Greta Thunberg claps back at Andrew Bolt after he labels her 'deeply disturbed'

Greta Thunberg claps back at Andrew Bolt after he labels her ‘deeply disturbed’

Greta Thunberg
16-year-old climate activist Greta Thunberg has hit back at News Corp columnist Andrew Bolt for his recent column that referred to her as “deeply disturbed”, “strange” and “freakishly influential”.

The school student from Sweden tweeted overnight, responding to Bolt’s column by calling out “hate and conspiracy campaigns” around climate change.

“I am indeed ‘deeply disturbed’ about the fact that these hate and conspiracy campaigns are allowed to go on,” she tweeted. “Just because we children communicate and act on the science. Where are the adults?”

Bolt’s widely read column in The Herald Sun mocked Thunberg’s decision to sail across the Atlantic in a low emissions racing yacht to attend UN climate summits in the US and Chile. Thunberg has previously stated that she refuses to fly on aeroplanes in order to limit her personal carbon footprint.

“Thunberg has announced she’s finally going to the United States, the last bastion of the heathen, to preach the global warming faith to the Americans,” Bolt wrote in his column.

“Of course, she’s going by racing yacht, because she refuses to fly and heat the planet with an aeroplane’s global warming gasses.”

“I have never seen a girl so young and with so many mental disorders treated by so many adults as a guru,” Bolt continued.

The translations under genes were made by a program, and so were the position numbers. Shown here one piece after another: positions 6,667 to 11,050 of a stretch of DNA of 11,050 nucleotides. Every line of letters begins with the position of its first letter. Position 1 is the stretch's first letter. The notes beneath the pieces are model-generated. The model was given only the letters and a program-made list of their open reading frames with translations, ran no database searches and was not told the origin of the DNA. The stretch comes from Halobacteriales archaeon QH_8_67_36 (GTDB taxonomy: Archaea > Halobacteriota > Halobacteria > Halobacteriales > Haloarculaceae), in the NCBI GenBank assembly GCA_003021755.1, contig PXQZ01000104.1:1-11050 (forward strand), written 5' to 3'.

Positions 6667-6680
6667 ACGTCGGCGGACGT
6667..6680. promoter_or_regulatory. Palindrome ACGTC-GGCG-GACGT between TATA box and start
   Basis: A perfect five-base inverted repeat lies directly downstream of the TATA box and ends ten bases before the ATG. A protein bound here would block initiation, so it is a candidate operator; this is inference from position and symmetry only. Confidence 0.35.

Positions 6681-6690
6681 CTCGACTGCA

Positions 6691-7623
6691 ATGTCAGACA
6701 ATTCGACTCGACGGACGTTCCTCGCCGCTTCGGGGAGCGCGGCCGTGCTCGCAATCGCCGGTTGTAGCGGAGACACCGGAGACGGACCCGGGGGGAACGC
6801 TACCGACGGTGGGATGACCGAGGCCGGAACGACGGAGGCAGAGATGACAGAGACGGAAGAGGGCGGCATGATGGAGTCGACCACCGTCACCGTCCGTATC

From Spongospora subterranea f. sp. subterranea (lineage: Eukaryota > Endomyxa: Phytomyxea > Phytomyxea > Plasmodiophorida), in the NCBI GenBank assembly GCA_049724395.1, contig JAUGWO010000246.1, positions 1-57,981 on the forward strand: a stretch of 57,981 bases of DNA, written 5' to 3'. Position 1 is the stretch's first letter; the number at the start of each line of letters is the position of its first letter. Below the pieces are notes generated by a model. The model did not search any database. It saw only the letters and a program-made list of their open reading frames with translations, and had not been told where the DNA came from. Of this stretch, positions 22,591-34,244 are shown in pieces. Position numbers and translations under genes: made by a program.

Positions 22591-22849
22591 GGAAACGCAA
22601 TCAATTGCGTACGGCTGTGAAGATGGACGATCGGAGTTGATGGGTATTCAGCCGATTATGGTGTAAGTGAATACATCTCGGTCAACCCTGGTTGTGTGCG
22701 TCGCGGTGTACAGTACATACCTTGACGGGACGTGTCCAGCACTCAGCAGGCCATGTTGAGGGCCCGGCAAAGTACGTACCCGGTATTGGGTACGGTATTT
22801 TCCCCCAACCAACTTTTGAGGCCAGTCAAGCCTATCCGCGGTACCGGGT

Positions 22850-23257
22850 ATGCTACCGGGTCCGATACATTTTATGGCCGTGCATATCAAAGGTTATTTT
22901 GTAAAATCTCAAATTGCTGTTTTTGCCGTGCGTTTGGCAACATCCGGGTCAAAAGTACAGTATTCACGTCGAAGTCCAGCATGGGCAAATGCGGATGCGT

“Far more interesting is why so many adults – including elected politicians, top business leaders, the Pope and journalists – treat a young and strange girl with such awe and even rapture.”

“Her intense fear of the climate is not surprising from someone with disorders which intensify fears.”

The columnist also called Thunberg “one of the most astonishing messianic figures in world history”. He then continued, “and I don’t mean that in a good way”.

Thunberg has previously talked about her experience living with Asperger syndrome, referring to it as a “gift” that allows her to think critically and see “out of the box”, especially when it comes to climate change. Last year, her solo climate protests outside the Swedish parliament sparked the global school strike movement, Fridays for Future.

“It makes me different, and being different is a gift, I would say,” she told BBC radio in April this year.

“It also makes me see things from outside the box. I don’t easily fall for lies, I can see through things.”

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